I am really embarrassed when I stumble into the dysfunctional parts of adulthood. Particularly, dysfunctional teams at companies. I wish there were a better word than “embarrassed,” but it’s the best word I have. It’s a blend of surprise, shame, and disappointment.
I mean, we are all adults here, yet somehow we are messing this all up. I can understand when high schoolers mess up a group project, or create weird dynamics. But as adults, shouldn’t we be be doing better than this?
Sign 1: When everyone agrees with the boss.
If you are the boss, and everyone on your staff agrees with you all the time, know that your company is about to lose. Yes, you may feel powerful and almighty, but this leaves you very vulnerable. No single person can possess enough knowledge, experience, and skill to have perfect judgement. You do not and cannot know it all.
You have put a team together not to blindly agree with your whims, but to bring all of their abilities to the table–even when it means disagreeing with you. If you cannot leverage these unique gifts, your company will fail. Your ship will sink.
Sign 2: When truth and honesty can only be whispered.
Truth is always being spoken at your company. The question is where is the truth being spoken?
If people speak truth in strategic meetings, in the boardroom, and within difficult situations, your company absolutely will succeed. However, if truth can only be whispered behind closed doors, that tells me that your staff lives in fear. It tells me that they do not trust you (the boss). It tells me that they don’t really believe in your company. If they did believe in your company, they would speak out truth without fear of retribution.
Sign 3: When people hide behind their titles.
I don’t care about your title at your company. I don’t care if you are a VP of Something, or a Creative Director of Something Else. Titles mean very little to me. It’s a few words on a business card, or an update for Linkedin. More often a title is something that we lord over others.
But in the end, titles are often problematic because they too closely linked with entitlement: the belief that one is inherently deserving of privileges or special treatment.
So when I meet someone new, I never ask, “What is your title?” Instead, I ask: “What are you responsible for?” For those who have earned their title, they can quickly tell you about their responsibilities. They will tell you what goals they have to achieve. They’ll tell you about the team that they are responsible for, and how they work together to achieve these goals. It’s an easy answer.
If you cannot answer my question, then I have no choice but to assume that you’re a bureaucrat. You might be young and cool, but you’re still a bureaucrat.
Sign 4: When people take credit for others’ work.
We all know that this is lame. We’ve known this since we were little. Yet still, everyday someone takes credit for other’s work at their company. This can only be explained in a couple of ways.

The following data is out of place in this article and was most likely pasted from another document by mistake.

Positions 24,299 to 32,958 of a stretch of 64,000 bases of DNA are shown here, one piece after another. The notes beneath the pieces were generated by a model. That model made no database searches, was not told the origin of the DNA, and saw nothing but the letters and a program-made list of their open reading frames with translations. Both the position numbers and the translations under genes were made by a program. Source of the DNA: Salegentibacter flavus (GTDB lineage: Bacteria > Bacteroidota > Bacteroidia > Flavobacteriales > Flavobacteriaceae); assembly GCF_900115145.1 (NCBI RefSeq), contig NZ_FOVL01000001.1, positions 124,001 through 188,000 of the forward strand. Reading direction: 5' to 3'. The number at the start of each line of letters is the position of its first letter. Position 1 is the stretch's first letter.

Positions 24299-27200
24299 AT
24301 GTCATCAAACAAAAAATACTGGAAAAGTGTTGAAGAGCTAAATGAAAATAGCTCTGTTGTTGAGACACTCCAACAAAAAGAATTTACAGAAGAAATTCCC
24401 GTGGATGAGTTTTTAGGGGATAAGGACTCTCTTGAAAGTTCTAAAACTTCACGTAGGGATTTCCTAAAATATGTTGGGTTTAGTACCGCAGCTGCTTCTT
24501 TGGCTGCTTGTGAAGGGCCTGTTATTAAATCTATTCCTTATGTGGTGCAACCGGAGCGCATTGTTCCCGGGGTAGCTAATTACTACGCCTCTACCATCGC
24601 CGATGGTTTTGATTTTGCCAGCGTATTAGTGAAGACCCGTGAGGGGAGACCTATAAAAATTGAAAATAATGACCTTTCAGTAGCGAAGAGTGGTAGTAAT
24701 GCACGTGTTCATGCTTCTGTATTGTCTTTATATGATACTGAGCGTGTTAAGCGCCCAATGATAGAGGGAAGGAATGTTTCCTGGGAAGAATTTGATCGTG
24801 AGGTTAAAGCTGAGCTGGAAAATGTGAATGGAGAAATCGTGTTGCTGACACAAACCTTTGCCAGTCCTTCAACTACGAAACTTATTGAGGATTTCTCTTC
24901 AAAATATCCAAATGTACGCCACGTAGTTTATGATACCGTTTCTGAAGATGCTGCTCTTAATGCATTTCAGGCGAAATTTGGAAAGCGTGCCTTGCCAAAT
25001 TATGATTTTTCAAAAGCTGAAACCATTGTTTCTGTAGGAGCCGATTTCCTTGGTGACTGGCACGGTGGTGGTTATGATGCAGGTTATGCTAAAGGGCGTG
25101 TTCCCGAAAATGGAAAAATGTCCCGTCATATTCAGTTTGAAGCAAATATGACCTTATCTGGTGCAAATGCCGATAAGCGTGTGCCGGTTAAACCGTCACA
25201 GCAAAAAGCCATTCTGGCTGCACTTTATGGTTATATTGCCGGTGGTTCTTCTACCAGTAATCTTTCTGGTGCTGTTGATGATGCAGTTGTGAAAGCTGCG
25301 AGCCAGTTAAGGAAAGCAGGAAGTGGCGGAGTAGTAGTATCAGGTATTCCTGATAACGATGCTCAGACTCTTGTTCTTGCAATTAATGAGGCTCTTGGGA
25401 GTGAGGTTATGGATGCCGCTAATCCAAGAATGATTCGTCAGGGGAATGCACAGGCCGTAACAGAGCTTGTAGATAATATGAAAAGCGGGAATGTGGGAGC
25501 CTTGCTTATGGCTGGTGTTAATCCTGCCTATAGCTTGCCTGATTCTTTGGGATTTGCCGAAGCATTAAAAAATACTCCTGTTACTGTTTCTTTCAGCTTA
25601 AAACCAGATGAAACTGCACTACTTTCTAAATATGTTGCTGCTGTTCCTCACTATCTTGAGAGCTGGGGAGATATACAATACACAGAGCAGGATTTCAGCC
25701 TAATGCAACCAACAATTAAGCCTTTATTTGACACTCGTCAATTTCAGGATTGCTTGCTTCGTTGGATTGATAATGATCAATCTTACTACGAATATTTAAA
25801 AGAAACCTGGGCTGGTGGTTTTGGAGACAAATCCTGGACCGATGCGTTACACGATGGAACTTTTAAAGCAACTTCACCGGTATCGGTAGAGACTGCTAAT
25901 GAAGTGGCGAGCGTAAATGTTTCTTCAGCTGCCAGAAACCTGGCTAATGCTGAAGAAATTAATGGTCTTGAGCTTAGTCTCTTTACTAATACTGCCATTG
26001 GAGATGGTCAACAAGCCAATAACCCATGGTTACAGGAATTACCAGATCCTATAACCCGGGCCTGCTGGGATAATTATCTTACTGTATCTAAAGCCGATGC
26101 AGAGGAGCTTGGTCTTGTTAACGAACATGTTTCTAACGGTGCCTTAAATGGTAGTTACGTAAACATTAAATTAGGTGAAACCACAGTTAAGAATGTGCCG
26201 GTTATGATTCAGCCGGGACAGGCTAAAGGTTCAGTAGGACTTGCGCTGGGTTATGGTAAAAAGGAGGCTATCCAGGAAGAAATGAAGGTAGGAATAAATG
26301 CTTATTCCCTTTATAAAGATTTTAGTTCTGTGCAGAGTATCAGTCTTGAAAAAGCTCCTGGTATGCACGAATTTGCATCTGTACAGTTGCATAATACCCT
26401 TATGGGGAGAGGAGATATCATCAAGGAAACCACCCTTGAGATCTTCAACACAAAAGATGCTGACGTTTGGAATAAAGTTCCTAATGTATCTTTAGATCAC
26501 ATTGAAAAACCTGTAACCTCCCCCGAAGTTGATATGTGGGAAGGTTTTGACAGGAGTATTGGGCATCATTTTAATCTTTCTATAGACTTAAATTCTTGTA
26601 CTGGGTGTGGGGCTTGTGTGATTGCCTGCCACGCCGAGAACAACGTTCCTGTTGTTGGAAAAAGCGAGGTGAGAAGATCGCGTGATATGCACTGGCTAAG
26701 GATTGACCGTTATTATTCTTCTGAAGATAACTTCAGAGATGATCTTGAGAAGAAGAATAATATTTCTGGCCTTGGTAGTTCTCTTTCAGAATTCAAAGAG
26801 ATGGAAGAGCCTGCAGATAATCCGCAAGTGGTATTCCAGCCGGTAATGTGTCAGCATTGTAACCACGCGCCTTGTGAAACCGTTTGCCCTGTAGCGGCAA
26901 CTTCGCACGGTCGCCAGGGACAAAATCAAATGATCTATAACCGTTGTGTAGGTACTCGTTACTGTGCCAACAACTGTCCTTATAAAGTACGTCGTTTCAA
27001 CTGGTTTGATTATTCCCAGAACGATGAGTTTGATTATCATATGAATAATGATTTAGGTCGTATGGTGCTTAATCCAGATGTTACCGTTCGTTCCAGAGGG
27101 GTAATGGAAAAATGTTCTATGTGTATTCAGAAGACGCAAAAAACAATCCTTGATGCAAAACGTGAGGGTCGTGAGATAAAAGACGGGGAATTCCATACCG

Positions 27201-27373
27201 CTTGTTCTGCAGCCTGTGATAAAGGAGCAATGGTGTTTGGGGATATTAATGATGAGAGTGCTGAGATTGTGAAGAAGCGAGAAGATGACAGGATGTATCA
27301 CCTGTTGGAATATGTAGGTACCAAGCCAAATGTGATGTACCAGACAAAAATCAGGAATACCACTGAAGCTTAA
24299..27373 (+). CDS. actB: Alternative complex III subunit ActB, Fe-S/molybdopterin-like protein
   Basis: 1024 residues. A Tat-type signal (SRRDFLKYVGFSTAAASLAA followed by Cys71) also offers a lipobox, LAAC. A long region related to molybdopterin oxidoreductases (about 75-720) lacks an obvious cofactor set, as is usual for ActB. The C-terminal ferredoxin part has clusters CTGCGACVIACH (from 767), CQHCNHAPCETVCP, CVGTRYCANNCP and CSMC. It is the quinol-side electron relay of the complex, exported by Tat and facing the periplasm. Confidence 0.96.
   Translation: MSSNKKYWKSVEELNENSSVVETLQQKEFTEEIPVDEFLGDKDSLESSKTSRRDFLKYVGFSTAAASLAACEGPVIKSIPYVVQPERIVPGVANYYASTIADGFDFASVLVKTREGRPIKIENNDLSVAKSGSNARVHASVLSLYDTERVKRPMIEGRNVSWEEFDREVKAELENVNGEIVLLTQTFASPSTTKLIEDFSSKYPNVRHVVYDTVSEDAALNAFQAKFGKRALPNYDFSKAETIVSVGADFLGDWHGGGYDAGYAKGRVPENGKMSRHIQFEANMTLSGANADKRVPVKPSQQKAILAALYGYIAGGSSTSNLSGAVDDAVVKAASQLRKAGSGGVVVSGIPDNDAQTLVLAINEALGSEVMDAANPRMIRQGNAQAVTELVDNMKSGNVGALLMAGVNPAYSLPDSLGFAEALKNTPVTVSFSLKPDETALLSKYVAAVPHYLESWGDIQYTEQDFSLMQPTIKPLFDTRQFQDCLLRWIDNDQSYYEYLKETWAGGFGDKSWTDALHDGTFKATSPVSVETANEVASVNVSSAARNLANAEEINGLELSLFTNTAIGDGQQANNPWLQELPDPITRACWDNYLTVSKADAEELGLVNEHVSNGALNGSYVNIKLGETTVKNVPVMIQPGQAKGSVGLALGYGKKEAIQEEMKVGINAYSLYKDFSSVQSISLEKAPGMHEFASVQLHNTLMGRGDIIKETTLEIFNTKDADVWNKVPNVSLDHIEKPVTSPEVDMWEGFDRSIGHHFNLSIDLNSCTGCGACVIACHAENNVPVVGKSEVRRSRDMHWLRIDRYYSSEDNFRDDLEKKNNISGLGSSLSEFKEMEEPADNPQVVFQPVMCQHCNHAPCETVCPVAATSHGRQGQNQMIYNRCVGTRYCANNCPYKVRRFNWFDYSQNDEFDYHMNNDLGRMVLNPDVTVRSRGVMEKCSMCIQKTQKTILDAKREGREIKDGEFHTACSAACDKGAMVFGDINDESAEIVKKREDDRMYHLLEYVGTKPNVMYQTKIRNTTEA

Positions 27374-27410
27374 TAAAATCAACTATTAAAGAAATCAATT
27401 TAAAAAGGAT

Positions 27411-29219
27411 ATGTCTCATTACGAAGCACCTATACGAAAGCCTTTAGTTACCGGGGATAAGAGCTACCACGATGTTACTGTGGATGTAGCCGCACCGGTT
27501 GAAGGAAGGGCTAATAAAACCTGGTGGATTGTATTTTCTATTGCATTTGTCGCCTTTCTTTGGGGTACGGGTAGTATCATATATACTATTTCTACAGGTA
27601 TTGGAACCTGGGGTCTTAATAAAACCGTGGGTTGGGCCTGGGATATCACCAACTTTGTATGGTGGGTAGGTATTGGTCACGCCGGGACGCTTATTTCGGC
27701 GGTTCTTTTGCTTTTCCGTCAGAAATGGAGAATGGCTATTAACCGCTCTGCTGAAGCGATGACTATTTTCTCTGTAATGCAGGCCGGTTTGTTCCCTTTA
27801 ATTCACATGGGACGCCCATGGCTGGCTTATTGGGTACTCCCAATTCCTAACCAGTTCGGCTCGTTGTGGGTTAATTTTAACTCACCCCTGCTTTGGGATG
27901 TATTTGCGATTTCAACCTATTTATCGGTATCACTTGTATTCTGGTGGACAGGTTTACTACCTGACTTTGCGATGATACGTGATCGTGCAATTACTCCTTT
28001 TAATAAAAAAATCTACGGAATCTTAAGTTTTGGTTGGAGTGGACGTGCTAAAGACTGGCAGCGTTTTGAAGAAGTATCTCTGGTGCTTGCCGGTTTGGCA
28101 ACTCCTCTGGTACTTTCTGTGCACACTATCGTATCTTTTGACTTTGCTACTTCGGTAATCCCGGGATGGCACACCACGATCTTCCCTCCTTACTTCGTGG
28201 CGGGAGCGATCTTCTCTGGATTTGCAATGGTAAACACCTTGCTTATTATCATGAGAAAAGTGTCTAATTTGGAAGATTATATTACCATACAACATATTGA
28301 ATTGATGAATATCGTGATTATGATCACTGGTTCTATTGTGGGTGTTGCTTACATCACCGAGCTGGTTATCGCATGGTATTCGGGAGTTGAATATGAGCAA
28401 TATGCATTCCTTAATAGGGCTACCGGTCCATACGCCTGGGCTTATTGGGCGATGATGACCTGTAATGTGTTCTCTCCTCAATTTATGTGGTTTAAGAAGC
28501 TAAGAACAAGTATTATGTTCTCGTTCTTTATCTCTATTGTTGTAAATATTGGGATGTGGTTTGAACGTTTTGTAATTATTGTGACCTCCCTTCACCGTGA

- The first explanation is that the credit-stealers are devoid of talent, and feel the only option is to grab glory wherever they find it.
- The second explanation is that the company culture is so whack that it’s kinda the norm that a boss takes credit for anything awesome from their underlings.
Here’s the solution. You can take all the credit for their work, if you also agree to take all the blame for their failings. Ironically, I’ve never encountered a “credit stealing culture” where this actually happens. They only steal the credit–they never shoulder the blame. So the problem continues.
Do you want to know what kind of people I respect? It’s the true leaders–the people who have a habit of giving more credit than what is due, and taking more blame than what is deserved. This takes courage.
Me? On a practical level, I am more than happy to tell a client when an idea was not my own, or that a breakthrough design came from someone on my team. Why? Because that shows a client that I have a strong team.
I just don’t think we need to compromise like this. Not just because this makes life miserable, but it’s bad for business too. We all know this is true.
Whenever I meet with a potential client, I spend as much time trying to get to know their company culture as I do the actual project. If their team is dysfunctional, there is almost no chance that we can work together to make something great. It doesn’t matter how much they pay us to do our part, the project always fails because dysfunctional teams can’t get their part done. We get paid, but because the project was compromised, it damages our reputation.
One last thought here today. If you are the boss at your company, the culture is your responsibility. If the culture is dysfunctional, that’s your fault. So go fix it.
If your culture is functional, then you deserve the credit for this success. However, if you are cool, you’ll give that credit back to everyone on your team.